Developing a product is an art in itself, but getting the design out of the concept phase and ready for manufacturing requires a hefty amount of testing. Engineers and creators usually work together to create clear steps during product development so problems aren’t discovered down the line. These tests are classed as the Design Verification and Design Validation process, or V&V for short.

Whilst different companies use slightly different approaches, in general the steps are defined as: Engineering Verification/Validation Tests (EVT), Design Verification/Validation Tests (DVT) and Product Verification/Validation Tests (PVT). Both are done before full manufacturing begins, with Verification simply being classed as testing done on paper and validation being physical testing.

This introduction aims to outline the approach used by experts, so you are fully prepared to get your product off to a flying start!



Is it possible to build several different units that can function as expected?

This is the earliest stage in the product development cycle, allowing engineers to take on the most amount of feedback needed to modify the product. It’s usually concerned with making sure all the bugs are ironed out as best as possible by verifying all CAD drawings, schematics, gerbers, and BOM files. A lot of effort is put into the physical development of preliminary working design that can pass as many tests as possible, either physically or using computer aided simulation.


Is it possible to build a large number of units that can look and work the part?

This part of testing mostly deals with mechanical engineering (ME), the materials and design of product enclosures. We are close to the final stage of testing and we have make sure that the any problems are ironed out. For this, test batches of the product are made and any required modifications of tooling are conducted (known as Tooling 1, Tooling 2, etc.)

This stage is also the point where designers can use their design to obtain electrical and structural certificates such as CE and FCC (this can also be done in the EVT stage depending on conditions). Sometimes it can take up to 30-40 days to get through the certification process, so you need to plan it ahead in your schedule. In a perfect schedule, you should start mass production (MP) right after you receive the certifications.



Are we ready for mass production?

The final stage of testing is to manufacture the working design and is intended to only really create reports that are needed for mass production. All functions, including cosmetic appearance and user requirements should be finalised by this stage and PVT is only used for minor debugging.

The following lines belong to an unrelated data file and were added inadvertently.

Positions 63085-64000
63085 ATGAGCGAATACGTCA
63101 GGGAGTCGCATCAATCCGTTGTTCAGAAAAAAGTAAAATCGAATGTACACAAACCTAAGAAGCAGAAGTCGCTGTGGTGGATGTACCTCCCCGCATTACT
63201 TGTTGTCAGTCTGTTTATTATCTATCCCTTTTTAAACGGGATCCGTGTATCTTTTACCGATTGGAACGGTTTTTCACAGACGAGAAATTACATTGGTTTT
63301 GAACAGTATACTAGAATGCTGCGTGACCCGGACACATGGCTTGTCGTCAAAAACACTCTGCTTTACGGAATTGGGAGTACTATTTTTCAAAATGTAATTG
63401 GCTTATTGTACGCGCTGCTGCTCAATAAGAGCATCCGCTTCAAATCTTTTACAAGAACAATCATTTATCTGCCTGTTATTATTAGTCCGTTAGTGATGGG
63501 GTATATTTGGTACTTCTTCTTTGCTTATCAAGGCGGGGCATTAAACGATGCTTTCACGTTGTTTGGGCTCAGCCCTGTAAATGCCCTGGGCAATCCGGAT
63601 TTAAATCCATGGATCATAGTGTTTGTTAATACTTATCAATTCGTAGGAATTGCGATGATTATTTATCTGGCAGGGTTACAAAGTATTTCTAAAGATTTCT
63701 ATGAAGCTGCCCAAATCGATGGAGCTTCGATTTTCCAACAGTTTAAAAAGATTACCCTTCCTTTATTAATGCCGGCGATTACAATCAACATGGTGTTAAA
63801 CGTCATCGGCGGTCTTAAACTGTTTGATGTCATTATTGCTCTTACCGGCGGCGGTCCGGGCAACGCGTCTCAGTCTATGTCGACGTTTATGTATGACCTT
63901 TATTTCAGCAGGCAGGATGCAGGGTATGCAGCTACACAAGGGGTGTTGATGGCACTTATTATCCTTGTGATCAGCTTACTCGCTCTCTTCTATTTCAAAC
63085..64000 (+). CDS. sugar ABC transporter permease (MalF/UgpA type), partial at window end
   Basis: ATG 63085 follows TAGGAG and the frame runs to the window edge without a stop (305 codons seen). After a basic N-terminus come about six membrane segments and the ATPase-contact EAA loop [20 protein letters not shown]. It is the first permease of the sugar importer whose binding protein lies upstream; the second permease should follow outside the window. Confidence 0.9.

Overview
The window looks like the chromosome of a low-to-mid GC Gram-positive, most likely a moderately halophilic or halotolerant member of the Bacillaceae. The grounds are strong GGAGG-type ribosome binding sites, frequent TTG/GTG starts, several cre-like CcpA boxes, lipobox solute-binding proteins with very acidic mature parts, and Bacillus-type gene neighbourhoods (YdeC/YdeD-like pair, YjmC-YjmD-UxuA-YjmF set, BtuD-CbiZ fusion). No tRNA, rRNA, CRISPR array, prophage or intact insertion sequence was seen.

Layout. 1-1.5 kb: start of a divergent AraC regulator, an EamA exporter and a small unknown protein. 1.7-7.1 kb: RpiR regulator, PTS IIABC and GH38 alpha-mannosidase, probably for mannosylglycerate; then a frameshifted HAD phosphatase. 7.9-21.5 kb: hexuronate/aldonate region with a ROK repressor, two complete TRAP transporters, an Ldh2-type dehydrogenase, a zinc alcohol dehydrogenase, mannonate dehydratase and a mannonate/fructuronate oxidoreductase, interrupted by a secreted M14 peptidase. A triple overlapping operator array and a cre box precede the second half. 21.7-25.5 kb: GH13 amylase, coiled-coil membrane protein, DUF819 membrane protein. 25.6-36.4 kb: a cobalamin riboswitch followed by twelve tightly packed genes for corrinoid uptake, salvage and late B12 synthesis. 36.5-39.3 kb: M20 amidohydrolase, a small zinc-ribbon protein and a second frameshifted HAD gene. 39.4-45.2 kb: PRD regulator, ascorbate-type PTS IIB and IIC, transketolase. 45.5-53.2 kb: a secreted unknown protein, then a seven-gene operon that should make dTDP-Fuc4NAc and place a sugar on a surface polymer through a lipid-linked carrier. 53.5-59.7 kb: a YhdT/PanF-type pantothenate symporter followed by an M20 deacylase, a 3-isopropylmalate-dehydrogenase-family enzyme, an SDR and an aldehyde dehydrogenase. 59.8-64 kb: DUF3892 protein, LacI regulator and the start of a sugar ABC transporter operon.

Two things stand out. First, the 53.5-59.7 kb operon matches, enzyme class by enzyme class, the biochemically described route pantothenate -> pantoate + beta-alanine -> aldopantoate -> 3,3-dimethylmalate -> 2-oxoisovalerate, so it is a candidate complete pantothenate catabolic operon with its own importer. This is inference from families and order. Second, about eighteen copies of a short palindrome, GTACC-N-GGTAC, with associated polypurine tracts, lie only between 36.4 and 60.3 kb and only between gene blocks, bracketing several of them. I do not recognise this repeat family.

All mechanical and electrical design documents should be ready and handed over to the factories for mold creation and electronics development.

PVT is also known as “product processing” stage.  As we are getting the product ready for MP, you need to check that every production line station is ready to do the job correctly. Material preparation management is handled at this stage as well.


Get involved!

V&V plans are sometimes classed as internally focused testing, with an overview schedule provided to the creator team. However we like to encourage creators to get involved and use the testing as a way of exchanging detailed feedback. The outcomes can also be tricky and subjective, so Creator feedback is essential in making sure there are no misunderstandings.

A good testing plan will form a strong link between the requirements and the testing needed to get the product ready, so it’s a very important process.

A lot of benefit is obtained by simply creating the plan itself, so always try to get involved with the process. HWTrek HUB is a management tool designed specifically for hardware creation and can help you manage the documentation, communication with the team (especially if the team is global) and the factory, and keep everyone on the same page.

It forces designers and experts to discuss the development cycle and allows you to physically see any defects during development and the fixes needed to get it working.

Look at the verification and validation process as a chance to keep up with the schedules set by expert manufacturers.

Try to make sure that all modifications are finalized as early as possible, preferably during EVT or by the end of the DVT phase. During PVT there is no real reason to have any major modifications, so always check the schedule to see if any time is allocated. If it is given, at least make sure it is a small buffer in case of emergency work.

From experience, the heavier the involvement in the testing processes the smoother and quicker the final product becomes. So make sure to get involved!


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